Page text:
If you scan a list of the NHL’s leading scorers, one name might surprise you: Leon Draisaitl.
Heading into Friday’s games, the Edmonton Oilers forward ranks sixth with 89 points, and his 42 goals leave him second only to Alex Ovechkin.
When you hear people express disbelief that the Oilers can fail this hard with Connor McDavid on their roster, perhaps that shock should be adapted to also include Draisaitl.
To some extent, that only makes the Oilers’ mismanagement more damning. They’ve landed a superstar in McDavid, someone between a star and a superstar in Draisaitl (depending upon your taste), and oodles and noodles of draft lottery luck, yet they find themselves in this profoundly sad state.
That’s grim in the present, yet the “they have McDavid and Draisaitl” talking point should at least provide Oilers fans with at least some faint hope for the future.
Now, no doubt, Oilers fans are probably jaded. They’ve heard one too many times about an alleged light at the end of the tunnel.
Well … sorry. Let’s try to squint to see some light.
More on Draisaitl’s year
Before I delve a little deeper, it’s fair to provide some qualifiers regarding Draisaitl’s 42 goals and 89 points in just 70 games.
For one thing, there’s no denying that Draisaitl’s numbers are buoyed by the time he’s spent with McDavid. Anyone with a pulse would see their production improve alongside number 97, and Draisaitl is no different.
That said, it’s not like Draisaitl is wholly tethered to McDavid in the way that, say, Mikko Rantanen and Nathan MacKinnon barely ever play a shift without each other. As Natural Stat Trick’s listings show, McDavid is Draisaitl’s most common even-strength partner (648:10 with), yet Draisaitl’s also spent 435:24 without him.
The Oilers can wrestle with the loading up versus spreading the wealth question for years, but either way, it seems pretty clear that Draistail is for real.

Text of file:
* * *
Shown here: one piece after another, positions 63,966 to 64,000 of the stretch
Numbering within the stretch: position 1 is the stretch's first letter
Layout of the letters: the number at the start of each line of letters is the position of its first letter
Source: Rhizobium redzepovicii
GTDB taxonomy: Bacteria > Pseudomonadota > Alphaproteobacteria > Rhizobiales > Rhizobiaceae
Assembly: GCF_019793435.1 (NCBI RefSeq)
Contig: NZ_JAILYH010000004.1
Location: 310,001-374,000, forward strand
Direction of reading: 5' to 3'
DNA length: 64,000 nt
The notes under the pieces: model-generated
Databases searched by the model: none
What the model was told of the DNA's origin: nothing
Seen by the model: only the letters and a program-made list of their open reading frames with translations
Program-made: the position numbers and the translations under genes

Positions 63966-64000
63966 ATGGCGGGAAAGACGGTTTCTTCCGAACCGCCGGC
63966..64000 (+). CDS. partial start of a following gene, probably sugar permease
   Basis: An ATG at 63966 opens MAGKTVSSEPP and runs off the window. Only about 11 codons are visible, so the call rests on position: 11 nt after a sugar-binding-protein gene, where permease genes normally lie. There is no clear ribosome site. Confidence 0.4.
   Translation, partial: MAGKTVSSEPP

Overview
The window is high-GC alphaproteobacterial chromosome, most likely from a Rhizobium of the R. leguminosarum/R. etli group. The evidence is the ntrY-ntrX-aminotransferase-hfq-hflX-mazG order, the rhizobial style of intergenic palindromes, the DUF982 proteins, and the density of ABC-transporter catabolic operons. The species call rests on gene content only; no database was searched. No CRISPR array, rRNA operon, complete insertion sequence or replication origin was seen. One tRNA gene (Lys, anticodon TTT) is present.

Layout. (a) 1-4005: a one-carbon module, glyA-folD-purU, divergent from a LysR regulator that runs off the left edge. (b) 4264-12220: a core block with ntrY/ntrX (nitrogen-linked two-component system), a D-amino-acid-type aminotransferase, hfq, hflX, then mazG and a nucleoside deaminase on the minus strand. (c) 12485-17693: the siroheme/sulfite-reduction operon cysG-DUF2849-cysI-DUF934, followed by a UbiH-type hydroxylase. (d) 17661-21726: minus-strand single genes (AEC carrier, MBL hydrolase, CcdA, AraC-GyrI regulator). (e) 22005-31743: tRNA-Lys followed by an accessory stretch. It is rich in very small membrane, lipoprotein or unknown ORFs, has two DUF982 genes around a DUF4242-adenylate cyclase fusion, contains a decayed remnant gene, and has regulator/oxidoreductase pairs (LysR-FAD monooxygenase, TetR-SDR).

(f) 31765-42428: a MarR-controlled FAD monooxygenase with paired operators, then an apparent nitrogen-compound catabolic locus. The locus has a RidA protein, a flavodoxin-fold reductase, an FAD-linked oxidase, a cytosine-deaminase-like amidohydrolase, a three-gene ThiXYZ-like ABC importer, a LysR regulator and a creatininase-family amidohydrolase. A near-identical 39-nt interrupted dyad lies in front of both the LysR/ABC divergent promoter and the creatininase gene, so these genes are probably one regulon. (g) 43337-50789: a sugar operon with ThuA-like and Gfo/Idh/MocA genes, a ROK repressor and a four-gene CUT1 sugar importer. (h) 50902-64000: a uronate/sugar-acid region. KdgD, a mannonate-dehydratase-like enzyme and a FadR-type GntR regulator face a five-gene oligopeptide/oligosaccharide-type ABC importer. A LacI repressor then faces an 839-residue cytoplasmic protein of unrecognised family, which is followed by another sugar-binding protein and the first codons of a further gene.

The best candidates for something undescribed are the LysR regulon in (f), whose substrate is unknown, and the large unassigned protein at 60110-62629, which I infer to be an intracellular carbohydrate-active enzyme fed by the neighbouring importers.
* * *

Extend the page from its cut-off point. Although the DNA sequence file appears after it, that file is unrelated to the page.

This season’s numbers won’t be easy to match, though. Before 2018-19, Draisaitl showed some goal scoring ability, generating 29 in 2016-17 and 25 last season. His 42 goals come on an inflated 21.4 shooting percentage, much higher than his-already-fairly high career percentage of 15.7.
That number’s almost certain to go down, although maybe not catastrophically so if Draisaitl sticks with McDavid more often than not. (McDavid’s really that special.)
The best other pieces
Whether Draisaitl slides in on McDavid’s wing or serves as the 2C, the Oilers have two pieces just about anyone would clamor for at forward. So, what else?
Ryan Nugent-Hopkins: Somehow, he’s only 25; it feels like he’s been suffering in Edmonton for our natural-born lives.
Maybe RNH won’t ever dazzle quite at the level that you’d want from a top overall pick, but he’s a steady scorer, generating 22 goals already this season (two short of his career-high), and already set a new career-high with 58 points.
Nugent-Hopkins seems like a perennial trade rumor target, but Edmonton would be smart just to keep him. Much like with Draisaitl, RNH gives Edmonton some versatility. He can be a center, or also give McDavid a more talented winger than the Oilers have normally been able to furnish. At this prime-age and at an affordable $6M cap hit through 2020-21, RNH is a nice asset.